“You know what I like best about Christmas? The surprises,” so says Katie Holmes in the movie Go
This Christmas looks like it’ll be a good one for enthusiastic gamers thanks to a new console and plenty of PC entertainment. But the surprises---the choice gems picked from a breadth of fresh titles---will be what set this holiday season apart. The first, a couple of months early, is F.E.A.R. It certainly wasn’t on my radar until I downloaded that immersive demo.
Though not for the faint of heart (I admit, it already scares me and I’m still at the beginning of the game), F.E.A.R is at least a masterpiece of visual decadence. It represents the pinnacle of what third-party developers have been able to do with today’s hardware. However, it doesn’t push those jaw-dropping visuals at the expense of other critical game engine components. This is critical. Without the physics, artificial intelligence, audio, scripting, and so on, you wouldn’t have the same compelling experience. You wouldn’t be pulled into the virtual environment and the game just wouldn’t be the same.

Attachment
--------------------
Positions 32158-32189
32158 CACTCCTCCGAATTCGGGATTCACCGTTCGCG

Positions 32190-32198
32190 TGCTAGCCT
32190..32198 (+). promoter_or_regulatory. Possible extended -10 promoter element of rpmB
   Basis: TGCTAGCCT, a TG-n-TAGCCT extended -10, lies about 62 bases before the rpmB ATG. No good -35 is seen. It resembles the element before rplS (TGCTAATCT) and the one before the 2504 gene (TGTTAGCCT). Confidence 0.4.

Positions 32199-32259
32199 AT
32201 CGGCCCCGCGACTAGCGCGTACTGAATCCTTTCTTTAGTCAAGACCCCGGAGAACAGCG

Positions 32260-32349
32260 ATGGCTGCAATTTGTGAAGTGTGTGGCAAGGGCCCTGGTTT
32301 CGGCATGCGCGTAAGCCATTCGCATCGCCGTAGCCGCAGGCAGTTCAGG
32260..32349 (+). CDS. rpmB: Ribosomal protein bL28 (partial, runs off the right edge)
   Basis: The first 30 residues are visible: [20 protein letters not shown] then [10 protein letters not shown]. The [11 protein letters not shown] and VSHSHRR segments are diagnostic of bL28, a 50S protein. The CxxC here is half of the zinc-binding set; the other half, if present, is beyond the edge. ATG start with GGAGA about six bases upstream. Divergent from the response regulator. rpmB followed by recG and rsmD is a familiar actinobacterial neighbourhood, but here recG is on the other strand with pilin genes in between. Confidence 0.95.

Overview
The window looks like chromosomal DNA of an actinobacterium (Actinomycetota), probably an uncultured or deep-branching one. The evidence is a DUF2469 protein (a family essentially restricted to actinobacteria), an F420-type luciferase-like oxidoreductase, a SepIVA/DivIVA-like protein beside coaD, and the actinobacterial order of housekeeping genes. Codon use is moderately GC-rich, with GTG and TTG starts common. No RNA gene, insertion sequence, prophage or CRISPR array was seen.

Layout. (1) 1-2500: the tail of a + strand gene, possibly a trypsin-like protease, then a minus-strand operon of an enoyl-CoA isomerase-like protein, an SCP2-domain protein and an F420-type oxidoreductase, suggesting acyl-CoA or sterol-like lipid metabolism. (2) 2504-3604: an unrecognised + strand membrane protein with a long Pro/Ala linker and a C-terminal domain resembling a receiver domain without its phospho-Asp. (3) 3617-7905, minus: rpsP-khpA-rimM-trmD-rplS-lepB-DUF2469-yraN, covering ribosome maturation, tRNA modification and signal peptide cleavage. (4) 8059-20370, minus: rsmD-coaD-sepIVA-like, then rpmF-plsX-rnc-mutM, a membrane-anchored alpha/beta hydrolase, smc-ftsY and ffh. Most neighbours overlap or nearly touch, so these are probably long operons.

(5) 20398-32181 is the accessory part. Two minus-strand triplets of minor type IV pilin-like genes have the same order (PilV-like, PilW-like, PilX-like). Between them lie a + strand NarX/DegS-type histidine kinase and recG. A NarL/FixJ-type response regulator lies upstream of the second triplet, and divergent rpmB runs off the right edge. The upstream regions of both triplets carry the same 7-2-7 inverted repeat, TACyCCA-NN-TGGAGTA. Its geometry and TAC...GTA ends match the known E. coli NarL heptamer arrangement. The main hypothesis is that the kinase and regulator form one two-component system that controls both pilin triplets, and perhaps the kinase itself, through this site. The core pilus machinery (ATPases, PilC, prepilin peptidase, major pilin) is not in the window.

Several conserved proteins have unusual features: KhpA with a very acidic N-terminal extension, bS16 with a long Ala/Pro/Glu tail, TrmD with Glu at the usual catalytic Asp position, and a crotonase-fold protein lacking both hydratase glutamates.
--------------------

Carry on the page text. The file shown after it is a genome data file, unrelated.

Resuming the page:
Instead, F.E.A.R. boasts some of the most impressive path-finding to date. Enemies don’t follow each other around like sheep to the slaughter. They’ll use squad tactics in an attempt to flank you. They’ll jump through windows, guns blazing, to catch you off guard. They’ll have you thinking that your mad-crazy game skills aren’t up to snuff any more. Or maybe that’s just me.
In any case, you’d think that the stunning improvements to those ancillary sub-systems would exact serious demands on today’s processors. After all, Half-Life 2 sure does. And that’s why we put this CPU scaling story together. The developer requires a 1.7GHz Pentium 4 or equivalent and recommends a 3.0GHz. But you know how recommendations go. After all, Microsoft thinks Windows XP runs fine on a 300MHz chip with 128MB of RAM. Yeah, right.
So what processor should you add to your wish list? We dusted off 20 of them for comparison here, spanning single- and dual-core, high-end and mainstream, from $100 to over $1,000. We also ran a couple of memory tests, hoping to see some benefit to using 2GB of memory rather than 1GB. And to top it all off, there’s a page on SLI performance, if only to establish how graphically intensive this game really is.